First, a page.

C# Design Notes for Dec 16, 2013

Topics: C# Language Design
Coordinator
Mar 29, 2014 at 2:41 PM
Edited Mar 29, 2014 at 3:43 PM

C# Design Notes for Dec 16, 2013

Notes are archived here.

Agenda

This being the last design meeting of the year, we focused on firming up some of the features that we’d like to see prototyped first, so that developers can get going on implementing them.
  1. Declaration expressions <reaffirmed scope rules, clarified variable introduction>
  2. Semicolon operator <reaffirmed enclosing parentheses>
  3. Lightweight dynamic member access <decided on a syntax>

Declaration expressions

On Sep 23 we tentatively decided on rules for what the scope is when a variable is introduced by a declaration expression. Roughly speaking, the rules put scope boundaries around “structured statements”. While this mostly makes sense, there is one idiom, the “guard clause” pattern, that falls a little short here:
if (!int.TryParse(s, out int i)) return false; // or throw, etc.// code ideally consuming i
Since the variable i would be scoped to the if statement, using a declaration statement to introduce it inside of the if would not work.

We talked again about whether to rethink the scope rules. Should we have a different rule to the effect essentially of the variable declaration being introduced “on the preceding statement”? I.e. the above would be equivalent to
int i;
if (!int.TryParse(s, out i)) return false; // or throw, etc.// code consuming i
This opens its own can of worms. Not every statement has a preceding statement (e.g. when being nested in another statement). Should it bubble up to the enclosing statement recursively? Should it introduce a block around the current statement to hold the generated preceding statement, etc.

More damning to this idea is the issue of initialization. If a variable with an initializer introduced in e.g. a while loop body is understood to really be a single variable declared outside of the loop, then that same variable would be re-initialized every time around the loop. That seems quite counterintuitive.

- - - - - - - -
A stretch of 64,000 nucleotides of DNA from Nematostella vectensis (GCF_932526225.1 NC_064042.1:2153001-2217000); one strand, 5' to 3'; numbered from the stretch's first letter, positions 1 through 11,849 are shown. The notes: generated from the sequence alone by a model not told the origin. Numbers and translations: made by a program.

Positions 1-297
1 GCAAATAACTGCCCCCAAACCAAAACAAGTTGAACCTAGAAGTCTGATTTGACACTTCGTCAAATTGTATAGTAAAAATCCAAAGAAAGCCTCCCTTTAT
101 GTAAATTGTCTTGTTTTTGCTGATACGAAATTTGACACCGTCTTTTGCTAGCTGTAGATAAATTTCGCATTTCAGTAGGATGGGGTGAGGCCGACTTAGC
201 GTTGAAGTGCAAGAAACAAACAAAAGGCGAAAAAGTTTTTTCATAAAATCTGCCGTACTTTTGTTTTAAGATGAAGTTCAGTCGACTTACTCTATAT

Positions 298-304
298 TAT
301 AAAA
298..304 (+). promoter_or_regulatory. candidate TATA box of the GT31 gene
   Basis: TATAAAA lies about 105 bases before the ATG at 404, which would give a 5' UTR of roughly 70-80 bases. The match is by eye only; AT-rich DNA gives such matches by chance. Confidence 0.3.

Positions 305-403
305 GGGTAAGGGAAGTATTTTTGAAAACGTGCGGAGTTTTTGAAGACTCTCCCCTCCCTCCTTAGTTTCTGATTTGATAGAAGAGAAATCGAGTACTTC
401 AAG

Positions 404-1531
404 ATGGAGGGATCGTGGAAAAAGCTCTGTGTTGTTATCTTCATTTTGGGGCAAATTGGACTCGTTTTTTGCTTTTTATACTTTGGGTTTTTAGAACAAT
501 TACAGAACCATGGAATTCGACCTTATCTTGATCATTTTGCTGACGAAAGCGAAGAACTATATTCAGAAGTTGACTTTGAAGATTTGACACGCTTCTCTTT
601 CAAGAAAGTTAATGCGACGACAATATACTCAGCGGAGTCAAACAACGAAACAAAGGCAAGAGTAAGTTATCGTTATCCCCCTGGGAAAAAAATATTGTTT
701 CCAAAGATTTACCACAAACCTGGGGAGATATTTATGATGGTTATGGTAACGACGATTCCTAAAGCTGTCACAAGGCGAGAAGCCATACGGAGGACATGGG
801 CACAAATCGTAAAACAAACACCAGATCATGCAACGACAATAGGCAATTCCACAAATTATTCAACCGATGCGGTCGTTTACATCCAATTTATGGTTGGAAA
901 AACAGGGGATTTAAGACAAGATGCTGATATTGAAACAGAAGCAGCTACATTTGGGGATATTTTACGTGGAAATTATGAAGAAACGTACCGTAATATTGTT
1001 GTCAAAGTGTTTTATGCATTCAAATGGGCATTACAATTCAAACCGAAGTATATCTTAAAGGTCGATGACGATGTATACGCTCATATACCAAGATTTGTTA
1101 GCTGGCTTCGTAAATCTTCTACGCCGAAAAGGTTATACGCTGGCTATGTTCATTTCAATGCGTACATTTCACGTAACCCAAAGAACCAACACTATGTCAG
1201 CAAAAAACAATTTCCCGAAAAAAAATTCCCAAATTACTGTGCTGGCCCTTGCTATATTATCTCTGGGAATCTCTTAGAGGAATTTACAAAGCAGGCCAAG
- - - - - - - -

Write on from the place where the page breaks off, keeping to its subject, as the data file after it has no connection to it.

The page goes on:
This brings us to the related issue about variable lifetimes. When a variable is introduced somewhere in a loop, is it a fresh variable each time around? It would probably seem strange if it weren’t. In fact we took a slight breaking change in C# 5.0 in order to make that the case for the loop variable in foreach, because the alternative didn’t make sense to people, and tripped them up when they were capturing the variable in lambdas, etc.

Conclusion

We keep the scope rules described earlier, despite the fact that the guard clause example doesn’t work. We’ll look at feedback on the implementation and see if we need to adjust. On variable lifetimes, each iteration of a loop will introduce its own instance of a variable introduced in the scope of that loop. The only exception is if it occurs in the initializer of a for loop, because that part is evaluated only on entry to the loop.

Semicolon operator

We previously decided that a sequence of expressions separated by semicolons need to be enclosed in parentheses. This is so that we don’t get into situations where e.g. commas and semicolons are interspersed among expressions and it isn’t visually clear what the precedence is.

We discussed briefly whether those parentheses are necessary even when there is other bracketing around the semicolon-separated expressions.

Conclusion

It’s not worth having special rules for this. Instead, semicolons are a relatively straightforward addition to parenthesized expressions – something like this:
parenthesized-expression:
  • ( expression-sequence_opt expression_ )
expression-sequence:
  • expression-sequence_opt statement-expression ;
  • expression-sequence_opt declaration-expression ;

Lightweight dynamic member access

On Nov 4 we decided that lightweight member access should take the form x.<glyph>Foo for some value of <glyph>. One candidate for the glyph is #, so that member access would look like this: